How to Manage a Virtual Agent – Fate of the Bots | The Times They Are a-Changing: Talent in the Contact Center Part 7

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In our previous blog in The Times They Are a-Changing: Talent in the Contact Center Series, we discussed how virtual agents, or bots, are transforming the contact center workplace, pushing live human agents to become strategic troubleshooting experts and managers to become agent coaches. While these changes are significant, they are largely beneficial to agents and managers alike, who are now more engaged in the business.

But what about the bots? How do you manage these “virtual” agents? They are never late, do not tire and are programmed to continually improve. But that doesn’t mean they don’t need supervision, or perhaps evaluation, to ensure they are gaining the right experiences and continuing to deliver positive customer care. Who’s responsible to oversee the bots?

Of course, the IT department, data scientists from the research team and even playbook writers play a critical role in managing and assessing AI and bot technology, but it’s the contact center managers and ‘fellow’ human agents who have deep expertise in the customer experience. The contact center managers play a critical role in managing the bots, helping them to learn, improve and meet the changing needs of the contact center. 

The best way to optimize bots for the contact center is to think of them as full-fledged agents. Contact centers can get the best ROI from virtual agents by applying the same basic processes as managing human agents – with some key differences, of course. 

Hiring: AI technologies are evolving fast. With many new players emerging— each with different strengths—managers need to ensure that their organizations stay abreast of these technology changes, figure out which ones work best for which issues, and ensure that their underlying technology platform allows for the swift integration and management of multiple AI technologies. 

Contact center managers are on the front line with their agents and understand what is needed to maintain and improve the customer experience. They should be a key part of the bot evaluation and selection process to essentially help ‘hire’ the best virtual agents.  

Training: Bots learn through AI algorithms and assimilate data to improve. Yet even the most expertly designed algorithm can’t help a bot understand what behavior is proper or not and which outcomes are good without real-life customer experiences to draw on. Managers need to team with the data scientist to ensure bots are getting the right training based on experience in interacting and learning from customers. For training, data scientists will probably take the lead, but managers should emphasize the desired behaviors they want the bots to develop.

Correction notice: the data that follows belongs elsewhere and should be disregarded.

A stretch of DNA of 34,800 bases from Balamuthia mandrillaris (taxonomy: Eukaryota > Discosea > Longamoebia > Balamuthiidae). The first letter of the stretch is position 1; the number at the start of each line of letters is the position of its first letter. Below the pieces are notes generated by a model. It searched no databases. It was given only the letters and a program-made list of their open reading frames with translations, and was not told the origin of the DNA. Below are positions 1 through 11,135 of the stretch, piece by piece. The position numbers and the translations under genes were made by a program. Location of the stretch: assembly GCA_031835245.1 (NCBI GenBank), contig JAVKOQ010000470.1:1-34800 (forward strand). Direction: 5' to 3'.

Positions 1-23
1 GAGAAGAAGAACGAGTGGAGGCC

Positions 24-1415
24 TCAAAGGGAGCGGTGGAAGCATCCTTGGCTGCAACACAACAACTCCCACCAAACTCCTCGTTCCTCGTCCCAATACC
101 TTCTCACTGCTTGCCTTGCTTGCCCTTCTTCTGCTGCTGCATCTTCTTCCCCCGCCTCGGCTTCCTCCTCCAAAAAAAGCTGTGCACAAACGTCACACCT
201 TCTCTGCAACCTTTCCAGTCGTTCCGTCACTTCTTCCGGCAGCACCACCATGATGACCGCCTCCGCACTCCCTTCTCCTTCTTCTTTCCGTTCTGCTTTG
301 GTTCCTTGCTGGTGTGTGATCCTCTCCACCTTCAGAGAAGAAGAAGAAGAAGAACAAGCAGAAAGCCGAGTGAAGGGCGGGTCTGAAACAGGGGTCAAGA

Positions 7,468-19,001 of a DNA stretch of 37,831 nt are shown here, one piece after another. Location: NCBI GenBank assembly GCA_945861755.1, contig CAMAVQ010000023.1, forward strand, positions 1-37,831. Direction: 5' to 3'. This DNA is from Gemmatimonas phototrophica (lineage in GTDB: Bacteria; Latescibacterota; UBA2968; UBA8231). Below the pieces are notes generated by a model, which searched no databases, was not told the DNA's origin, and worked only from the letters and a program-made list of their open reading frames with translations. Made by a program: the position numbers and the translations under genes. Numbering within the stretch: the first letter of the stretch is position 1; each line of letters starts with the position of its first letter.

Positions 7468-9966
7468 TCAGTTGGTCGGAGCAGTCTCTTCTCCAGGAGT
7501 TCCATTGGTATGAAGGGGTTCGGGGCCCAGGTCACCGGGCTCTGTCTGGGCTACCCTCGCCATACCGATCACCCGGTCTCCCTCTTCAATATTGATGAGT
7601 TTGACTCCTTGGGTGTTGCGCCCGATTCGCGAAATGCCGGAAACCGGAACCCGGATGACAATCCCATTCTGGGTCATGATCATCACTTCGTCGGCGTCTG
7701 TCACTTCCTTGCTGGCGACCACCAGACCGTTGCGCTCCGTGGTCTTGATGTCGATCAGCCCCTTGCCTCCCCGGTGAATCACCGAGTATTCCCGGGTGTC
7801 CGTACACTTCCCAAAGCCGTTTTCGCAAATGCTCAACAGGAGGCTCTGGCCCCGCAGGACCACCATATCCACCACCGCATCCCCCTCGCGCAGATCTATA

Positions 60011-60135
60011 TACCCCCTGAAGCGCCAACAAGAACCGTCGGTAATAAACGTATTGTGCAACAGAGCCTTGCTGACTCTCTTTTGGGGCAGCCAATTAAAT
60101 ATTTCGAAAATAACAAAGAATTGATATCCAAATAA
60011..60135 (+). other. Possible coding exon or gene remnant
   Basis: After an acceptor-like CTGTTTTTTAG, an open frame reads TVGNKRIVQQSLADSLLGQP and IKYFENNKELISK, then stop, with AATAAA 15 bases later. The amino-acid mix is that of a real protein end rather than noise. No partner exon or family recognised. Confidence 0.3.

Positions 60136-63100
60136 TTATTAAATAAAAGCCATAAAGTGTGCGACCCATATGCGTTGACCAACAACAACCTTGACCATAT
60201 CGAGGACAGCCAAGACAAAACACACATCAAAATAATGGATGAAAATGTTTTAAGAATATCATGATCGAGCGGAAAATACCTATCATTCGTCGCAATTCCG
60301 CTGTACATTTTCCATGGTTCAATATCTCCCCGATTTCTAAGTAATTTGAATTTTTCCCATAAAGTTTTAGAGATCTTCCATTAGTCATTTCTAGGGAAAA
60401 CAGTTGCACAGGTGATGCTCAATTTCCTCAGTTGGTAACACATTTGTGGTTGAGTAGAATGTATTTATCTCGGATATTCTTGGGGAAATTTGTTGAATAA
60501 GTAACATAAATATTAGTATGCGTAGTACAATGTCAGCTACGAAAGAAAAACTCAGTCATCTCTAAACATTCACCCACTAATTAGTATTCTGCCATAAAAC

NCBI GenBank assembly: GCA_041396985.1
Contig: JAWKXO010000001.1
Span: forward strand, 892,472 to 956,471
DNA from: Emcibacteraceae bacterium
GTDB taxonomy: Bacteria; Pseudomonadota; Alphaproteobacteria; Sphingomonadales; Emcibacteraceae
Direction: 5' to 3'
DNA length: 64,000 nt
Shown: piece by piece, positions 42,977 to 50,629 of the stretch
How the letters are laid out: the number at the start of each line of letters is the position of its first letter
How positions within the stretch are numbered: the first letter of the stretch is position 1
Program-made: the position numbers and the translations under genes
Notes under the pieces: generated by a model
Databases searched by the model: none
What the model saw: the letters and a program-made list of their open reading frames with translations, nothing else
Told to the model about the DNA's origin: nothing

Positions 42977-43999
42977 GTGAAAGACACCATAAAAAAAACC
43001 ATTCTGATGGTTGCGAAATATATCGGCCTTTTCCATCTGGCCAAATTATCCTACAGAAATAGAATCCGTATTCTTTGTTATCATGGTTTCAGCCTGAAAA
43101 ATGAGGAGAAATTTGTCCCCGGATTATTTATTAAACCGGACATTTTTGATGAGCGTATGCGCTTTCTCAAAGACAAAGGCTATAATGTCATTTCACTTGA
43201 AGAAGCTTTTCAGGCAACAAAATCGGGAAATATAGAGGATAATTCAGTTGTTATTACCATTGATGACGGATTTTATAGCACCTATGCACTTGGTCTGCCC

Evaluation: Managers need to track performance and set improvement goals for bots, much as they do for live human agents. The metrics and training techniques, however, are vastly different for bots. Contact center managers should work with the data scientists to implement a program that can measure results and give insight into each bot’s performance to help the bot evolve in a positive way.  

Coaching: In the previous blog, we discussed how contact center managers are shifting from a taskmaster/boss function to a coach/mentoring role. This puts a renewed emphasis on helping live human agents continually improve. The same is true for bots, although the techniques to ‘coach’ them are fairly different. Managers will review evaluation results to assess where a bot can improve. But coaching a virtual agent is more about adjusting training data, modifying bot rules, and perhaps tweaking conversational design, as opposed to positive reinforcement and team-building exercises.

Firing: Just because bots are programmed to continually improve doesn’t mean that new technologies and advances won’t produce even better bots that can deliver faster, more efficient service. Just as contact center managers have to make tough decisions regarding live human agents based on performance evaluations, they should also consider when a new bot is worth the investment and when an old bot is ready to retire. Managers will need to work closely with data scientists to understand how a new technology will integrate and interwork with existing AI technologies. 

As with the other management processes above, ‘firing’ a bot is a shared responsibility that will require managers to collaborate with data scientists. Contact centers might consider a phased approach that keeps the old bots in service while the new bots ramp up and gain the experience they need to learn and improve. 

Managing virtual agents is a fairly new experience. Managers will need to rely on data scientists and the research teams. While it might be tempting to simply let the research team manage the virtual agents, the customer experience is ultimately the contact center manager’s responsibility. The contact center would miss a huge opportunity to optimize the customer experience by not giving managers a central role in key bot decisions. Managers should be central in hiring, training, evaluating, coaching, and even firing virtual agents. Contact centers are providing a blend of virtual and live agent services. This requires a blended management style that includes both bots and human agents. Ultimately, this leads to better service and a richer customer experience.

Check out the previous installment of this series: “The Times They Are a-Changing: Talent in the Contact Center Part 6: Management or the next one, Organizing the Contact Center to Drive the Digital Experience for Customer-Centricity | The Times They Are a-Changing: Talent in the Contact Center Part 8